KNU Support Displaced Villagers Demand for the Closure and Redeployment of 17 Burma Army Camps and Soldiers

The Karen National Union’s Mutraw District office released a statement supporting the demands of the displaced villagers living on the banks of the Salween River. The KNU statement said that its standing committee supported the displaced villagers “we view their demands as reasonable and fully support them, as these are necessary conditions for genuine and sustainable peace.

Major Saw Kler Doh, Office In-charge of Mutraw District told Karen News that the local KNU authourity see the demands of villagers as a neccesary step to be taken.

“Villagers had to flee their villages when the Burma Army came in and occupied them. Since there is ceasefire agreement now, villagers would like to go back to their orignial villages and conduct livelihood activities. So in order to do that, they demand for the withdrawal of Burma army bases and we consider this as something that need to be done.”

The 4,000 villagers were driven from their homes by Burma attacks in 2006 are housed at the Ei Tu Hta displacement camp. The villagers staged a protest last week demanding the Burma army withdraw from their farms and villages to allow them to return home in safety.

The KNU statement explained why it was supportive of the Ei Tu Hta villagers’ demands for the removal of the Burma Army from their lands.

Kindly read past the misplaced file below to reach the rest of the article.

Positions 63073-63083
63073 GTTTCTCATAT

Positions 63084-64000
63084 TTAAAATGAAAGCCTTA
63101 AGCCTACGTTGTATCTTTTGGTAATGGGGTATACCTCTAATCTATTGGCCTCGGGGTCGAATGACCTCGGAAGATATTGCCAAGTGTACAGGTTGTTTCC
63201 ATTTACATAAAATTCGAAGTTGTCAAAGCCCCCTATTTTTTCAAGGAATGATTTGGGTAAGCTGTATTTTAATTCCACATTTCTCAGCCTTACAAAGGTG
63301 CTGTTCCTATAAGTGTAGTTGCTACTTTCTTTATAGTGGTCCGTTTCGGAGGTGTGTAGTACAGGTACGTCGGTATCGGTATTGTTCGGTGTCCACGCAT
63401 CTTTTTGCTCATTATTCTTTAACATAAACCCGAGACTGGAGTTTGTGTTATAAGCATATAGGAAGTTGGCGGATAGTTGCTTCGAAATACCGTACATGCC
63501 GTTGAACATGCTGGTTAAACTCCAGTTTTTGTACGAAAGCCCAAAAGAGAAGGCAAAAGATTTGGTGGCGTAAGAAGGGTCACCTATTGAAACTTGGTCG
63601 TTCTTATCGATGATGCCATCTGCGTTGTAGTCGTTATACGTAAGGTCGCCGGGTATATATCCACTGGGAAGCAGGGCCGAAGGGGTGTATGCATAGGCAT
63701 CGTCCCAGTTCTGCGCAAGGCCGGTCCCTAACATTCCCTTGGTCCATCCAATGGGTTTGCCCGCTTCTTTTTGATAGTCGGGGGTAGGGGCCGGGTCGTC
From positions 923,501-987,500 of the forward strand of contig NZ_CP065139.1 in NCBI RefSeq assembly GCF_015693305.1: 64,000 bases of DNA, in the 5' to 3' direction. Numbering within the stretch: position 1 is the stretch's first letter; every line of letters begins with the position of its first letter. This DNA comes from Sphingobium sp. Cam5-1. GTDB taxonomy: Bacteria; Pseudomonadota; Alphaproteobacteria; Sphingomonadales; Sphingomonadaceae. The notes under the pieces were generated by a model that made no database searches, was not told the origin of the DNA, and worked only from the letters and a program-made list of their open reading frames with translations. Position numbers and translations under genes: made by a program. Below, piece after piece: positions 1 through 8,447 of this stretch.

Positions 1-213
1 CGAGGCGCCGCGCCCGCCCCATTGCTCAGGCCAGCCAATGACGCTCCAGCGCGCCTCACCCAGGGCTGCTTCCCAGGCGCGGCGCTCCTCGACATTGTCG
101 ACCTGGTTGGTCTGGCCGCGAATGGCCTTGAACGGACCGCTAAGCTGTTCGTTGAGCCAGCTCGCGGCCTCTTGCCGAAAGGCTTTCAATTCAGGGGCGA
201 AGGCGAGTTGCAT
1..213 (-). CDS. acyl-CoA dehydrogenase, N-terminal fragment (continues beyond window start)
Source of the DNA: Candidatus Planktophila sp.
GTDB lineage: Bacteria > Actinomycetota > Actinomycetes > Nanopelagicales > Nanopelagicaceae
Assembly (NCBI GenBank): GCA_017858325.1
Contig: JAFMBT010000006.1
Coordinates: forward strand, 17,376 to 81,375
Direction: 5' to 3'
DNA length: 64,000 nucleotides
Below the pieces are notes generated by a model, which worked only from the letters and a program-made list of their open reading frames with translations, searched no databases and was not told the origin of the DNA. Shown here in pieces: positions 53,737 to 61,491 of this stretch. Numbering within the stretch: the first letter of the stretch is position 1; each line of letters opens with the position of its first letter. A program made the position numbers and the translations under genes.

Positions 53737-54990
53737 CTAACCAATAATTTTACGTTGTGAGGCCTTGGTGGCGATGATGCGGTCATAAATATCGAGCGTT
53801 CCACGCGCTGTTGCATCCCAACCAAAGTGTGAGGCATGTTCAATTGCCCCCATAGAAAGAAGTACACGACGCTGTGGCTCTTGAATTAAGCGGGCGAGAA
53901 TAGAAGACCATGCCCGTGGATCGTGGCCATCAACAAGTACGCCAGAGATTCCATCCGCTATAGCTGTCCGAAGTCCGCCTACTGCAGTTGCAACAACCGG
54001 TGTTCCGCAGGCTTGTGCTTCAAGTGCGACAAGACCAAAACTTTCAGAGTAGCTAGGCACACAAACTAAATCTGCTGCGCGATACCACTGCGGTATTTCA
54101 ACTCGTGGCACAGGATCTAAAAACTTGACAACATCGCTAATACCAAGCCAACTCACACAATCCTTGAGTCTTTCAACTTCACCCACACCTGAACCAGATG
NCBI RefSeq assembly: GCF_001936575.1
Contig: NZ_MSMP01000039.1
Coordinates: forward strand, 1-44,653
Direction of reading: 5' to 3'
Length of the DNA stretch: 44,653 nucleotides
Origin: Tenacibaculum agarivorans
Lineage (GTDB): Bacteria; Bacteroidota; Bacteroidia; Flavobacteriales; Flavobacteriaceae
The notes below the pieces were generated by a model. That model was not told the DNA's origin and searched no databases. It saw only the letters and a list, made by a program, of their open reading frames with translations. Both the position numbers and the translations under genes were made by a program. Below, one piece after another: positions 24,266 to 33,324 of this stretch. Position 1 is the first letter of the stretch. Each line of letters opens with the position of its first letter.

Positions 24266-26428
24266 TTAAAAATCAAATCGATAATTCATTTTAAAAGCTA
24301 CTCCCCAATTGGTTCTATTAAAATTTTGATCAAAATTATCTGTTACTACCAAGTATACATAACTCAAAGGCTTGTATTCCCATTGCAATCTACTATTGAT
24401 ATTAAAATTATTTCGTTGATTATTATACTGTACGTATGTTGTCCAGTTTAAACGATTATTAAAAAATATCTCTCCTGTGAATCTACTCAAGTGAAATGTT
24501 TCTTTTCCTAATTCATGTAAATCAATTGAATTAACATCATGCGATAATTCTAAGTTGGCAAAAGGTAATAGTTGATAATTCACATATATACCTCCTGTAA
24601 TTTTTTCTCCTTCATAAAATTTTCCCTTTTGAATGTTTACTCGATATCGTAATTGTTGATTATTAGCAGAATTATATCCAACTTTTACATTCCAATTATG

“The Burmese government army’s occupation and building of military roads, their protracted persecution, continued atrocities, and indiscriminate killings are the root causes of these civilians fleeing their homelands and living in a constant state of fear for decades.”

Saw Paw Lae Ga Li La, a villager originally from Saw Mu Plaw village in Mutraw District who is now residing in Ei Tu Hta camp said that the past treatments of Burma Army toward the villagers are still frightenning them.

“The reason we are afraid of the Burma Army, is that, since we were born, we haven’t seen them do anything nice for us. All they give us is hardship, grief and a terrifying life. If we must return, then we want the Burma Army to leave our village. Otherwise, we don’t dare to return. If they see women, they rape them. If they see villagers, they shoot and kill them. This is what we have seen with our eyes and heard with our ears. The past terrifies us and we don’t want to experience it again. Because of this, we don’t want to return.”

The KNU pointed out that displaced villagers would be reluctant to return to their lands while the Burma Army camps still occupied them.

“Until, and unless, the government withdraws its troops and army bases, there will be a lack of suitable land to use for livelihoods, as well as no guarantee for a safe return of the IDPs. Thus, these people will certainly not be able to return to their lands.”

The KNU’s Mutraw officials said that it would be taking the villagers demand to the “KNU Central leaders, relevant authorities of neighbouring countries, and other related organizations about this issue, and have requested them to support the IDP communities’ demands. We regard the demands of the civilians as a genuine prerequisite for them to be able to securely return to re-establish and restore their homes and livelihoods.”

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